Frontal sinus; exophthalmos; osteoblastoma
Aggressive osteoblastoma (AO) is a benign osteoblastic tumor which is rare in the head and neck region. Clinical and histo-logical features are therefore overlap with other benign and low-grade malignant tumors. The aim of this article is to report and discuss the differential diagnosis of an aggressive osteoblastoma in the mandible. A 25-year-old male patient reported with pain and asymmetry on the left side of the face since 8 months previously. Radiographic evaluation showed a mixed lesion extending from approximately the lower left premolar to the third molar region. After incisional biopsy, resection with continuity defect was carried out. Microscopic findings showed woven bone and bony trabeculae with varied degrees of mineralization along with sheets of osteoblast cells. Immunohistochemistry showed that p53 and cytokeratin (CK) were negative and ki-67 index was 7%. Postoperative follow-up for 15 months showed no evidence of recurrence.
Aggressive osteoblastoma; cytokeratin; immunohistochemistry; mandible; p53
Only eight cases of intraosseous schwannoma of the mobile spine have been reported in the English literature. We report herein a rare case of intraosseous schwannoma mimicking benign osteoblastoma originating from the posterior column of the thoracic spine. A 60-year-old man presented with a history of back pain for several months. The patient subsequently developed gait disturbance and numbness on bilateral lower limbs. Preoperative computed tomography and magnetic resonance imaging showed a neoplastic lesion occupying the posterior column of the ninth thoracic vertebra. The most likely preoperative diagnosis was osteoblastoma. The patient underwent tumor excision and posterior fusion with instrumentation. No nerve involvement of the tumor was identified intraoperatively. Histological diagnosis was schwannoma. To the best of our knowledge, this represents the first report of intraosseous schwannoma originating from the posterior column of the mobile spine.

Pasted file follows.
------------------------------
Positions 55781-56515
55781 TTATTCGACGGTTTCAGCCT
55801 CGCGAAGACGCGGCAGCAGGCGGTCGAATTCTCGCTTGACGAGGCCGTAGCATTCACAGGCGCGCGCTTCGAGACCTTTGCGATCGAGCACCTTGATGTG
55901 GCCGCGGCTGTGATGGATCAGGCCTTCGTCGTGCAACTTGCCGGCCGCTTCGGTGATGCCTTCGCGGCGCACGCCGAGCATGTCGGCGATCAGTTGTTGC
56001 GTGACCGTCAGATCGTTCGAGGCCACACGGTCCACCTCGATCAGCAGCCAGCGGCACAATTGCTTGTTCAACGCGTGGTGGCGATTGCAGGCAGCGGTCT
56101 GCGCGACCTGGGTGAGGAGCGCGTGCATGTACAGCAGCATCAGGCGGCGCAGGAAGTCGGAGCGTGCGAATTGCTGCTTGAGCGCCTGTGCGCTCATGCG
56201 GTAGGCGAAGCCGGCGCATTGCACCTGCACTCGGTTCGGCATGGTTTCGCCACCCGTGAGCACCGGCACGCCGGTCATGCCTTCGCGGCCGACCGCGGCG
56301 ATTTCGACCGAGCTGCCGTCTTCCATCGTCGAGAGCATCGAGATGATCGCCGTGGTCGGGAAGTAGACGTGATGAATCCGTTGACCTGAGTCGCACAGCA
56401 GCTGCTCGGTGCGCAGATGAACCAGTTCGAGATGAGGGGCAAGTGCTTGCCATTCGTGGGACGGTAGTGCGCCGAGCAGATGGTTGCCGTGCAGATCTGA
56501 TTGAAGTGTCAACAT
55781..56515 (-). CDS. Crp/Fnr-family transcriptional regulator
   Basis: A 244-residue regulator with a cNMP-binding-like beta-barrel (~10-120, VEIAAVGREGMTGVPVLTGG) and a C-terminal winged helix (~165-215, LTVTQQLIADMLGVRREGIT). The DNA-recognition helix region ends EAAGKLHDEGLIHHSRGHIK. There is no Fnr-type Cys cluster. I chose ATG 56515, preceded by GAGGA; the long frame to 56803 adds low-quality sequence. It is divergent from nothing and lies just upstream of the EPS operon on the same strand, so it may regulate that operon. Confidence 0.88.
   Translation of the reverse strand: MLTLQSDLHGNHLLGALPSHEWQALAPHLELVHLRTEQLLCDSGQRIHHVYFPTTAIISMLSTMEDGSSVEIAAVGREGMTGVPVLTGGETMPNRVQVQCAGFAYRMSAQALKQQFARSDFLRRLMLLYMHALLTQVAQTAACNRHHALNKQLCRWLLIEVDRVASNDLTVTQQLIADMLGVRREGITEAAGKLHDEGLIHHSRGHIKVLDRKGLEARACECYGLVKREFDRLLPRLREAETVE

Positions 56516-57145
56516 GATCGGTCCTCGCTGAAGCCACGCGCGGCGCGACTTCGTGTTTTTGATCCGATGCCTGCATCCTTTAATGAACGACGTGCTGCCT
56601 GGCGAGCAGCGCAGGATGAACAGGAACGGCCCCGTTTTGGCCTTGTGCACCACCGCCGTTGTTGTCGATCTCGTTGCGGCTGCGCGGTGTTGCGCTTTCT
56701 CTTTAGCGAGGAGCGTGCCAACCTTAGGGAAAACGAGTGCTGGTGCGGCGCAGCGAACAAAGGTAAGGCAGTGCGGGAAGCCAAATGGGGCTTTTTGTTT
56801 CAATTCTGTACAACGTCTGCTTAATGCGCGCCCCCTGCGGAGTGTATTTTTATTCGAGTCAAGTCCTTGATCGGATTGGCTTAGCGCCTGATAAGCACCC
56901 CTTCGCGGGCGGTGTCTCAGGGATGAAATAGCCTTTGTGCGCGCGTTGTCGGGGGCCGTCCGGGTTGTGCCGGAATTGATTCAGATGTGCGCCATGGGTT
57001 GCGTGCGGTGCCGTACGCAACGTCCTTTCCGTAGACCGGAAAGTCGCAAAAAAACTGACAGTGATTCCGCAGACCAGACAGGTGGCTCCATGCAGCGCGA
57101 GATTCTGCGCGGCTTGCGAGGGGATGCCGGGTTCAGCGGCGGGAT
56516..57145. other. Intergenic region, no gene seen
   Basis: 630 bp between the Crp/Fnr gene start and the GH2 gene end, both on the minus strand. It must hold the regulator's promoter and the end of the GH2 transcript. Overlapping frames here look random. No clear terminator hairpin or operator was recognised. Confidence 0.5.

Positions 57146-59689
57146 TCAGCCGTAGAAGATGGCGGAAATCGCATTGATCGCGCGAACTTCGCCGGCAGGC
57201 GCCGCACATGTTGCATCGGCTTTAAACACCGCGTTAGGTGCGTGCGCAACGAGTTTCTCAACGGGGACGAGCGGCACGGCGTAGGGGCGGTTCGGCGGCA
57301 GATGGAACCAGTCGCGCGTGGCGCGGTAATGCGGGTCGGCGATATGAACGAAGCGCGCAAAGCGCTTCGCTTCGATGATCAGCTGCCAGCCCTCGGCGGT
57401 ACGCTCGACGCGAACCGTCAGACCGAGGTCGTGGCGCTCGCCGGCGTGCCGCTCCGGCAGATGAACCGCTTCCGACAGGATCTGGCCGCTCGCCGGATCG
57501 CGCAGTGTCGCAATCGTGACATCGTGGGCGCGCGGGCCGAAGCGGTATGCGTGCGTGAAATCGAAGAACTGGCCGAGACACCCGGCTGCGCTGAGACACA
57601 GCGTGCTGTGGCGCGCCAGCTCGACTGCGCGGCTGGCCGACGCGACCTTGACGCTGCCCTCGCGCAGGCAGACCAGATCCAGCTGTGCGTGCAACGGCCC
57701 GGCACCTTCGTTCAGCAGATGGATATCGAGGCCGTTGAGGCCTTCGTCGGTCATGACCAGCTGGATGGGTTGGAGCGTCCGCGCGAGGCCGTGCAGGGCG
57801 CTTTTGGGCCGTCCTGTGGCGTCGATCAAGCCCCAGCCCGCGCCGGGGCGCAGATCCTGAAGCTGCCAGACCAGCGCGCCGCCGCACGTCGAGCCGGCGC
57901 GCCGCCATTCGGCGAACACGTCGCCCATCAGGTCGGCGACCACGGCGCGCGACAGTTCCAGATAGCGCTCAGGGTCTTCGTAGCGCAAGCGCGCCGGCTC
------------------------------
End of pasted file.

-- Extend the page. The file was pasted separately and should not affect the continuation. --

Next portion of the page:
Magnetic resonance imaging; Intraosseous schwannoma; Osteoblastoma; Thoracic spine